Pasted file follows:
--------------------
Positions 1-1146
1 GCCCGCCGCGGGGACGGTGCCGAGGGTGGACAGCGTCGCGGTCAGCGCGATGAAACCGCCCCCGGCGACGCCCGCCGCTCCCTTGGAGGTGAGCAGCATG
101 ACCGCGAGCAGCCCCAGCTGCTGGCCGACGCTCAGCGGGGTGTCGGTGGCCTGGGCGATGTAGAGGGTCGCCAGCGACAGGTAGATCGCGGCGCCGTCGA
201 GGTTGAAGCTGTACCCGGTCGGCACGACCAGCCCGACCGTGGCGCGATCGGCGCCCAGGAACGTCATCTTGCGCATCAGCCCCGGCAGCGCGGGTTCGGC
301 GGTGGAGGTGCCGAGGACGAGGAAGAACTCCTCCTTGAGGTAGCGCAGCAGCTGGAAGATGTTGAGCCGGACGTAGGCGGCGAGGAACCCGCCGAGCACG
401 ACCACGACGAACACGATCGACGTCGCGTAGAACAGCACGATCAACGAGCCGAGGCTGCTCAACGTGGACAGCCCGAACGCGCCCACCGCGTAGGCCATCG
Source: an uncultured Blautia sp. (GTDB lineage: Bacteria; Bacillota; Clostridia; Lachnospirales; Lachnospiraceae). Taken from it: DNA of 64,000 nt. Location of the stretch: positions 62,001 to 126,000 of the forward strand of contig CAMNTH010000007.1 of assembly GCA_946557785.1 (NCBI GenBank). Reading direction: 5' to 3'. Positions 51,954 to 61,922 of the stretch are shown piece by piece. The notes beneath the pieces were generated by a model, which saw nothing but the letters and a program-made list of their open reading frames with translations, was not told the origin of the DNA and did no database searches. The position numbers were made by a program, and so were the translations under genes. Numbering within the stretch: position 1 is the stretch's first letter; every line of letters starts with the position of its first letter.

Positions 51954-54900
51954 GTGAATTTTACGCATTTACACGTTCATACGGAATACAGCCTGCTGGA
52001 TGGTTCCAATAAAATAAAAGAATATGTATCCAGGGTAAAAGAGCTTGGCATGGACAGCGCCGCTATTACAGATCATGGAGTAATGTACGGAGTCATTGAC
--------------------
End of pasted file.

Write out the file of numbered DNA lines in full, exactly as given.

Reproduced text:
Positions 1-1146
1 GCCCGCCGCGGGGACGGTGCCGAGGGTGGACAGCGTCGCGGTCAGCGCGATGAAACCGCCCCCGGCGACGCCCGCCGCTCCCTTGGAGGTGAGCAGCATG
101 ACCGCGAGCAGCCCCAGCTGCTGGCCGACGCTCAGCGGGGTGTCGGTGGCCTGGGCGATGTAGAGGGTCGCCAGCGACAGGTAGATCGCGGCGCCGTCGA
201 GGTTGAAGCTGTACCCGGTCGGCACGACCAGCCCGACCGTGGCGCGATCGGCGCCCAGGAACGTCATCTTGCGCATCAGCCCCGGCAGCGCGGGTTCGGC
301 GGTGGAGGTGCCGAGGACGAGGAAGAACTCCTCCTTGAGGTAGCGCAGCAGCTGGAAGATGTTGAGCCGGACGTAGGCGGCGAGGAACCCGCCGAGCACG
401 ACCACGACGAACACGATCGACGTCGCGTAGAACAGCACGATCAACGAGCCGAGGCTGCTCAACGTGGACAGCCCGAACGCGCCCACCGCGTAGGCCATCG
Source: an uncultured Blautia sp. (GTDB lineage: Bacteria; Bacillota; Clostridia; Lachnospirales; Lachnospiraceae). Taken from it: DNA of 64,000 nt. Location of the stretch: positions 62,001 to 126,000 of the forward strand of contig CAMNTH010000007.1 of assembly GCA_946557785.1 (NCBI GenBank). Reading direction: 5' to 3'. Positions 51,954 to 61,922 of the stretch are shown piece by piece. The notes beneath the pieces were generated by a model, which saw nothing but the letters and a program-made list of their open reading frames with translations, was not told the origin of the DNA and did no database searches. The position numbers were made by a program, and so were the translations under genes. Numbering within the stretch: position 1 is the stretch's first letter; every line of letters starts with the position of its first letter.

Positions 51954-54900
51954 GTGAATTTTACGCATTTACACGTTCATACGGAATACAGCCTGCTGGA
52001 TGGTTCCAATAAAATAAAAGAATATGTATCCAGGGTAAAAGAGCTTGGCATGGACAGCGCCGCTATTACAGATCATGGAGTAATGTACGGAGTCATTGAC